The Māori asset base has grown past $40 billion but there is a warning of barriers to continued rapid growth.
Ministry of Business, Innovation and Employment figures estimate Māori assets are worth $42.6b — a 15.4 per cent increase from 2010.
These assets are held in Māori trusts, incorporations and other entities, including $6.6b owned by self-employed Māori, and are growing faster than the economy as a whole. And the value of Māori enterprises is tipped to grow as the final Treaty of Waitangi settlements are made.
But Massey University School of Management senior lecturer Jason Mika says too little is known about the Māori economy — and that will be costly to New Zealand in terms of lost employment opportunities and lasting sustainability.
He says Māori business is defined by four key characteristics:
•Māori values are an explicit or implicit part of the business
•The enterprise makes a deliberate attempt to contribute to the wellbeing of hapu/whanau/community.
“Not all Māori businesses would necessarily identify as such — they might say, ‘I’m just a hairdresser or a taxi driver, I’m just trying to feed the whanau and live the Kiwi dream’,” Mika explains. “But when you dig a bit deeper you will usually find a whakapapa and start to see those characteristics.”
But although Māori authorities and trusts are relatively easy to identify through tax records, little information is available about small to medium enterprises (SMEs).
“They are there — they fill out forms and they pay tax, but there is no mechanism for identifying them. We’re relying on matching Census with business data. But how many are there? What are they doing? Are government policies benefiting them in the way we would hope? What policies are harming them? Unless we have a good idea of how big it is, we’re shouting in the dark. We need a complete picture.”
But Mika says the arrival of artificial intelligence (AI) in workplaces will also disproportionately affect Māori — and is another reason more research is needed.
“If we can forecast the level of disruption, we could do something about it. We could do some estimates about the potential impacts. How will the community respond? How can we build resilience?”
A deliberate strategy that looks at the role of Māori in, for example, tourism, is vital to ensure not only the wellbeing of Māori people but to ensure the sustainability and cultural integrity of a distinctive and unique part of New Zealand and its economy, Mika argues.
“We have certain obligations that didn’t end on February 6, 1840. It’s about ongoing respect, rights and privileges. We need to support Māori to develop as Māori. We have to acknowledge that there’s Māori culture, Māori stories and we have to provide for that.”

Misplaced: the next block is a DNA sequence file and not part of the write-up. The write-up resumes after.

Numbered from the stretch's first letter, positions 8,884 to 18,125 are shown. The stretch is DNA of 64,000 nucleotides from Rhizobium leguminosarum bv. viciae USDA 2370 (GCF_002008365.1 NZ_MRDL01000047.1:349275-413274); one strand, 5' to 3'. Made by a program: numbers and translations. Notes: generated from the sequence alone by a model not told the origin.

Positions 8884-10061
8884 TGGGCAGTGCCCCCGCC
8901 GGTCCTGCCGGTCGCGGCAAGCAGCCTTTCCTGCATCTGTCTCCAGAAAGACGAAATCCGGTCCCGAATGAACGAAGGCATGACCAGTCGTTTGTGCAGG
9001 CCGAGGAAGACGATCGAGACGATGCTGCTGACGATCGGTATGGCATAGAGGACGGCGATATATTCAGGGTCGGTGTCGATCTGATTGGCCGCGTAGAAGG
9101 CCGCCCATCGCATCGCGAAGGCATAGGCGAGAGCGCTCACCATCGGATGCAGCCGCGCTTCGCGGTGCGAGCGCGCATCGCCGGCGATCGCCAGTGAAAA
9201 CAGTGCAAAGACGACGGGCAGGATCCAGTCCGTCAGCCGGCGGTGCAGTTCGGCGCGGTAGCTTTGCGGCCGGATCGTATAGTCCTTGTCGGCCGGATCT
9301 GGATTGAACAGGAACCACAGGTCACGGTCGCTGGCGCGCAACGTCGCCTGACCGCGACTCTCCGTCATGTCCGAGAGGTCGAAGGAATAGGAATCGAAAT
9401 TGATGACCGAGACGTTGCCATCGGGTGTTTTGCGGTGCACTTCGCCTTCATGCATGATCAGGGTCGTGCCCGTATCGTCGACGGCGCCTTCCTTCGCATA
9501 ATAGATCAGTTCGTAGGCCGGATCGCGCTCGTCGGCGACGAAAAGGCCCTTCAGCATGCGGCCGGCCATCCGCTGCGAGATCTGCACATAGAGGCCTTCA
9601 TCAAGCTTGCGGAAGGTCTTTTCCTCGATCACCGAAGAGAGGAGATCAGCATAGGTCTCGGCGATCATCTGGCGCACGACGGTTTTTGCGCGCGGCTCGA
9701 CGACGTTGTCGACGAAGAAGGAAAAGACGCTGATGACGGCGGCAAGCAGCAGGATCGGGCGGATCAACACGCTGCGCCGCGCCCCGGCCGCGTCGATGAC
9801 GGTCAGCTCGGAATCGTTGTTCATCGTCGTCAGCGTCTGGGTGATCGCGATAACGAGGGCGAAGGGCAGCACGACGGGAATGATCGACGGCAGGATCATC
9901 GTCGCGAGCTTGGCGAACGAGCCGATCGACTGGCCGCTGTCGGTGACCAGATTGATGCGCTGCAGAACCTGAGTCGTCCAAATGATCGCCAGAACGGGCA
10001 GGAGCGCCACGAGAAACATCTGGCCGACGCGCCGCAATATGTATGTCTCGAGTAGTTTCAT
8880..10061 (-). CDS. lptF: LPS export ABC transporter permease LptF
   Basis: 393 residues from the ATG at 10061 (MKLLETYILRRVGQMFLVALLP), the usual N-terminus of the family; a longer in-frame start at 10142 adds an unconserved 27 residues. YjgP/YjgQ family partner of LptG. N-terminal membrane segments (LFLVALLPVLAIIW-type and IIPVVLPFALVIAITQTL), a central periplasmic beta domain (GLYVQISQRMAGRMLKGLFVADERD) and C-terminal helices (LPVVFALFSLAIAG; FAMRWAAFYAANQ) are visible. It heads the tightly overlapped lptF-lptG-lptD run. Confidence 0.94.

Mika believes the growing economic power is another stage of the Māori renaissance that began in the 60s and 70s and at the heart of Call for insight as Māori asset base moves beyond $40b it is an acceptance by Māori and the wider community that their culture and language has value. “So many initiatives have spun from that — we have kohanga reo, wananga, Māori TV, Māori education.”
“Unless we have a good idea of how big it is, we’re shouting in the dark. We need a complete picture.”
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Waikato University senior lecturer Dr Maree Roche says Māori leaders balance traditional influences with modern influences as they head complex organisations, leading often marginalised communities, and weaving Māori kaupapa — purpose, policy — with contemporary influences on their leadership styles and practices. She says five key values guide Māori leadership.
1. Whakaiti (humility)
The leader does not self-nominate as a leader, does not take credit for work, but enables others. There is no self-promotion. Humility means great leadership is behind the scenes.
2. Ko tau rourou and manaakitanga (altruism)
Manaakitanga reflects the importance of caring for another person, doing the right thing for them, and ensuring their wellbeing. Ko tau rourou can be generosity of spirit, or creating wealth that is not necessarily material. “Essentially, this is a form of co-operation that enables development through giving,” Roche explain.
3. Whanaungatanga (others)
Broadly, this is the idea of collectivism but also refers to relationships with current, future and past generations, and the closeness and depth of those relationships.
4. Tāria te wā and kaitiakitanga (long-term thinking, guardianship)
The idea of the long journey, with a clear direction but the need for patience is reflected in the idea of kaitiakitanga, or guardianship.
5. Tikanga Māori (cultural authenticity)
Roche says tikanga Māori, or the “Māori way of doing things” was a fundamental guideline for Māori leaders who draw on “traditional principles while managing the interconnected world”.
Mika predicts the sector will take off in the next 20 to 30 years as a significant population of young people seek work in Māori businesses and tribal enterprises, and as capability and confidence increases.
The Māori philosophy of sharing — not so much “trickle down”, says Mika, as “trickle up” — will benefit the entire community.
“We exist to provide the opportunity to develop our people. It’s about contributing to collective wellbeing — not just providing jobs.
“So many different ethnicities want to learn the culture, so it’s not just for Māori; it’s for everyone who wants to work inside the environment.”
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